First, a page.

Air India has ordered 470 new aircraft – a record for the aviation industry, as the carrier pushes to become bigger global player.
Chairman N Chandrasekaran said the airline had its sights set on becoming “a world-class proposition”.
He said the orders from Europe’s Airbus and US-based Boeing would modernise the airline’s fleet and help it to “dramatically” expand its network.
The first aircraft will go into service at the end of this year.
“Air India is on a large transformation journey,” Mr Chandrasekaran said in a statement announcing the deals. “This order is an important step in realising Air India’s ambition… to offer a world-class proposition serving global travellers with an Indian heart.”
Air India said it was looking to Airbus to supply 250 planes, and Boeing for another 220 jets to help catalyse its revival.
The orders come less than two years after the Indian government sold the airline to Tata Group, India’s largest conglomerate, which had founded the company in 1932.
Nationalised in 1953, the airline long preserved a reputation for being a top-tier carrier, with customers that included George Harrison and The Doors. But competition ramped up in the 1990s and the firm started racking up losses after its 2007 merger with the state-owned domestic operator, Indian Airlines.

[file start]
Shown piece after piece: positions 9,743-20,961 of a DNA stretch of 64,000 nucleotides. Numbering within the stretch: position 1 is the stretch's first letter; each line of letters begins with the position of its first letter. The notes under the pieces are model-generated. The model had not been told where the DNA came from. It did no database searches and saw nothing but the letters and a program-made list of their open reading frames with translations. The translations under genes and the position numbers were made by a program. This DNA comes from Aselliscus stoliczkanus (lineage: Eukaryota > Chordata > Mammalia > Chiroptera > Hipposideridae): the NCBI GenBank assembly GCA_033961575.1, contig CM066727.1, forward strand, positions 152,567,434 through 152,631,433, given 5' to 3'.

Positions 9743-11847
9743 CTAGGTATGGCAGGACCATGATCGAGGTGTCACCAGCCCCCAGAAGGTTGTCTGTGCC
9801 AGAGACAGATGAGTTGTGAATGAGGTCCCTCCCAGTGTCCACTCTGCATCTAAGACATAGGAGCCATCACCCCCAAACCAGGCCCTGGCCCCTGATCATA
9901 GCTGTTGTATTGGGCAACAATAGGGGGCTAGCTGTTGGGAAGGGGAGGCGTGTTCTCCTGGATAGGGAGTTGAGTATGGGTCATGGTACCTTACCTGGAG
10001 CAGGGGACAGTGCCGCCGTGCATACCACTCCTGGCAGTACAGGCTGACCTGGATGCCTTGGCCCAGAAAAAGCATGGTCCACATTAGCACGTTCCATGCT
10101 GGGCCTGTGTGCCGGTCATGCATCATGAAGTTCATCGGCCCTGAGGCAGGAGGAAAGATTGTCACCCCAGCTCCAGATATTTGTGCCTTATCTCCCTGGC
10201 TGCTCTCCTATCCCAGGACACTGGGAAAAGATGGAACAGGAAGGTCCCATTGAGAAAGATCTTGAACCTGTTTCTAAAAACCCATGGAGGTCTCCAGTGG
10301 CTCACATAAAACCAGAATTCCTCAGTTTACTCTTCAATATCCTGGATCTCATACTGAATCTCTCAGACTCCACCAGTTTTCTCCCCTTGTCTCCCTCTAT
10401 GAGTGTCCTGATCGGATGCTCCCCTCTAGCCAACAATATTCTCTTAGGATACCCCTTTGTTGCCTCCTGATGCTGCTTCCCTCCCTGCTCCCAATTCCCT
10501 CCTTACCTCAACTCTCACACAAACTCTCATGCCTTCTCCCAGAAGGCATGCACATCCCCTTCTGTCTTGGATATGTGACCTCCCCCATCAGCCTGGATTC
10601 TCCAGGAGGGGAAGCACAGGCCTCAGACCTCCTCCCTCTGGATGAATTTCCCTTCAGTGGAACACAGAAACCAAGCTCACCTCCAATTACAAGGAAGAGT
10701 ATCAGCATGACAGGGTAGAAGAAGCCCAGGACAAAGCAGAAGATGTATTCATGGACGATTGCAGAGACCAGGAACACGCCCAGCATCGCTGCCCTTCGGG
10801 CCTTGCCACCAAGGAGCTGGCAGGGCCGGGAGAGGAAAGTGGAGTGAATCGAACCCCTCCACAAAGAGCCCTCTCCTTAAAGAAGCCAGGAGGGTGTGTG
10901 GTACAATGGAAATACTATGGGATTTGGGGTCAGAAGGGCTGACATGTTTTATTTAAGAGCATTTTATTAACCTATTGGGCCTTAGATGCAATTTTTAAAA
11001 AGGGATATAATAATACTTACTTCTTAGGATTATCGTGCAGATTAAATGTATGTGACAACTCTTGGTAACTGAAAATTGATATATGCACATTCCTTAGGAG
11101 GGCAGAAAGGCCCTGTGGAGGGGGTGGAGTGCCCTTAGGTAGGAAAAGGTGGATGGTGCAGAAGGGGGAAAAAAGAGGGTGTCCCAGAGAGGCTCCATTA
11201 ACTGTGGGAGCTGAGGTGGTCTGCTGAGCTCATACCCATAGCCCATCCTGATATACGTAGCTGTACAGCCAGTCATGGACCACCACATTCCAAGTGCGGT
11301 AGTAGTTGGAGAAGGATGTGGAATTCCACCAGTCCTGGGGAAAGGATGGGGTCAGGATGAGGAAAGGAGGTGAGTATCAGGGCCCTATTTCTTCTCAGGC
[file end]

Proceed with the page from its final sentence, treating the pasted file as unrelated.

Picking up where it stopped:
The company lost ground to rivals, such as IndiGo and Emirates, Qatar Airways, Etihad and other Middle Eastern carriers, which now handle much of the overseas travel to and from India.
Air travel in India has rebounded more quickly from the pandemic than in many other markets, fuelled by a fast-growing economy and an expanding middle class.
Boeing and Airbus expect that demand to continue to rise. The country’s economic and geopolitical importance has also increased as Western relations with China grow more uncertain and firms look for other markets to propel their growth.
French President Emmanuel Macron and Indian Prime Minister Narendra Modi appeared with the company in a press conference announcing the Airbus deal. Mr Modi later wrote on Twitter that the orders reflected a “robust” relationship between India and France and would strengthen his country’s aviation industry.
Separately, US President Joe Biden hailed the “historic” Boeing order as a sign of a “deepening partnership” between the two countries, and one that would support more than a million jobs in the US.
UK Prime Minister Rishi Sunak also said the orders would help create 450 jobs in the UK, since the engines will be supplied by Rolls-Royce. “By building trade ties with growing economic powers like India we will ensure UK businesses remain at the forefront of global growth and innovation,” he said in a statement.